Cleaning up the ‘living room’

Abbotsford Police Sgt. Doug Sage has received an award for his work in tackling problems at Jubilee Park and other areas of the downtown.

Abbotsford Police Sgt. Doug Sage has been named this year’s recipient for the department’s Outstanding Community Service award.

Abbotsford Police Sgt. Doug Sage has been named this year’s recipient for the department’s Outstanding Community Service award.

In 2008, Jubilee Park in downtown Abbotsford was rife with daytime drug deals, homeless people sleeping on the ground, and addicts smoking crack and shooting up.

Needles, used condoms and human excrement littered the park and, although overgrown vegetation hid some of the view, the site was a depressing urban blight. The area drew heavily on police resources, often prompted by calls from the public.

Abbotsford Police Sgt. Doug Sage wanted to make changes. He saw Jubilee Park as the living room of a big house – a place for people to hang out as long as they didn’t leave behind a big mess.

He became the supervisor in charge of the bike squad – a team of five police officers who patrol the downtown core’s alleys and side streets on mountain bikes.

Now, Sage is being recognized for his work in cleaning up the park and other areas of the downtown core. At the police board meeting on Nov. 27, he will be presented with the Abbotsford Policing Award for Outstanding Community Service Award.

“I was totally surprised. It’s an honour, very much an honour,” Sage said.

Sage, 49, began his 30-year policing career with the Vancouver Police Department at the age of 19 before joining the Abbotsford Police Department (APD) in 1992.

Those starting years in Vancouver gave him his foundation for working on the streets and connecting with some of society’s most downtrodden. In those days, the Granville Street corridor was similar to today’s Downtown Eastside.

It was an eye-opener for a young man who had no prior experience with such human degradation and misery.

“You get to see some of the sickness that some people have – the challenges with addiction, living on the streets and the will to survive … As a young person, you judge, but as you get older, it’s not so much judging; it’s understanding.”

Sage enjoyed the challenge of working on the streets, and his years with the APD have involved stints in just about every area, including patrol, the drug squad, and homicide investigations. He is now involved in policy and research.

Sage loved the idea of continuing to work at the street level and helping to bring changes to the Jubilee Park and other downtown areas, all while cruising around on a bicycle, from March 2008 to September 2011.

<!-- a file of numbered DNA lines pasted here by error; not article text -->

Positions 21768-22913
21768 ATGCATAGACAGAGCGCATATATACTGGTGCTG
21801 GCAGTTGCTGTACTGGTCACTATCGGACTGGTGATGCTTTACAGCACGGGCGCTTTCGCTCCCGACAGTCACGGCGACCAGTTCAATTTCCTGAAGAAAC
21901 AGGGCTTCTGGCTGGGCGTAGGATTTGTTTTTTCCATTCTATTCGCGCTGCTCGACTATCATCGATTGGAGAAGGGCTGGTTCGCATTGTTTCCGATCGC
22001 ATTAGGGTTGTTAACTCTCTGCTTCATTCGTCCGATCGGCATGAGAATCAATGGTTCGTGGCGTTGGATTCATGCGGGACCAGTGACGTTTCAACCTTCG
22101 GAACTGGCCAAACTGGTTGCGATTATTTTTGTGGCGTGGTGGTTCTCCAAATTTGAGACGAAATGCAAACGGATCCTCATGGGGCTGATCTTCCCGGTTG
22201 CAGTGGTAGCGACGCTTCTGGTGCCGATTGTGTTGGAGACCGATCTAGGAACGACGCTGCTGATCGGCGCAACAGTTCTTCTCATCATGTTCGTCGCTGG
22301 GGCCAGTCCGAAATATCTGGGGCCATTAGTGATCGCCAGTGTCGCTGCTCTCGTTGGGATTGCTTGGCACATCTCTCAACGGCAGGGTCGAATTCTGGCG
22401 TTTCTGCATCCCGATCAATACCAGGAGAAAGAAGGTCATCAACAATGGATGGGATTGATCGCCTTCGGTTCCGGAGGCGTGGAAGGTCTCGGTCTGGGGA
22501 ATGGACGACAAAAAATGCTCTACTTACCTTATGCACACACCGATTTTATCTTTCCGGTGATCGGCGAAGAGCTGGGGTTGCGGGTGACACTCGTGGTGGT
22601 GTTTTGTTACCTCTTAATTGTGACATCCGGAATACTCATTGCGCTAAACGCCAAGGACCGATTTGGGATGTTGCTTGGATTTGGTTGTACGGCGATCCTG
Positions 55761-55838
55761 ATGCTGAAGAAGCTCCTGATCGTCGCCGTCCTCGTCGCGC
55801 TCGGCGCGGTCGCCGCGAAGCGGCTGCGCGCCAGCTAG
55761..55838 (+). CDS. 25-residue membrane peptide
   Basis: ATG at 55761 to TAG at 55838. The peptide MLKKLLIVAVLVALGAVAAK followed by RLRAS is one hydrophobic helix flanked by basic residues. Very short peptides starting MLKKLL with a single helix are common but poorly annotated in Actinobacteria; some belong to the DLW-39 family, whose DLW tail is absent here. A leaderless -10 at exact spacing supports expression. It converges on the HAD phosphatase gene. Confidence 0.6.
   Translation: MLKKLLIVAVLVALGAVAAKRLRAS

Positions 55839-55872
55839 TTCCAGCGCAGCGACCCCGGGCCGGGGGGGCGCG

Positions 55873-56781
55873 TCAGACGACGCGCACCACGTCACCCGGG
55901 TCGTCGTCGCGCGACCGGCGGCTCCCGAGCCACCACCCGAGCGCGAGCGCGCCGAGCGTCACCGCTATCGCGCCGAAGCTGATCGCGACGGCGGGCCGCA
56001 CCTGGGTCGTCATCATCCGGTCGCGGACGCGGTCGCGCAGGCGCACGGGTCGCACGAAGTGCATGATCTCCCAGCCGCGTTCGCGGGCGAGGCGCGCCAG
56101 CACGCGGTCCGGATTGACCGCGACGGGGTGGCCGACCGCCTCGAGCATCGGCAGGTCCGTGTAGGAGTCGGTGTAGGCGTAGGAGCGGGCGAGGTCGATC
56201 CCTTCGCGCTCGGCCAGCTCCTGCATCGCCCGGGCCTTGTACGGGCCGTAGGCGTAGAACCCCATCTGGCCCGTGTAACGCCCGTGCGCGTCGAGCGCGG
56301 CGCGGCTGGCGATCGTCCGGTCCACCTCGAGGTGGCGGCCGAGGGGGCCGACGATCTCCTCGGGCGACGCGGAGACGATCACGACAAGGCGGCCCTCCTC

The problems in the park seemed overwhelming at first, but Sage and his crew connected with community partners such as the City of Abbotsford, the Salvation Army, the Warm Zone (a facility for street-entrenched women) and The 5 and 2 Ministries.

The city cleaned up the overgrown vegetation and garbage in the park, enforced city bylaws and improved lighting. The other organizations provided support services to those in need.

The bike squad focused its attentions on driving out the criminals.

Undercover officers were called in to perform drug stings, resulting in numerous arrests and charges.

Sage said individuals in the park and the surrounding area began to get the message.

“We were like the referees down there – or the monitors of this big house. You have to set down rules and guidelines,” he said.

Sage most enjoyed connecting with the street people he met during his years on the bike squad. They were individuals often shunned by mainstream society, but Sage saw beneath the surface.

“You can’t judge them by their looks … You get to them, and they all have goals and ambitions.”

He acknowledges there are still problems – they can never entirely be eliminated – but the area is once again being enjoyed by residents, including through the summer music series Jam in Jubilee.

“It’s a complete turnaround, a rejuvenation … The regular street-engaged people have respected the park – the rules of good behaviour – and it’s nice to see that legitimate park users can go there and use it,” Sage said.

 

 

 

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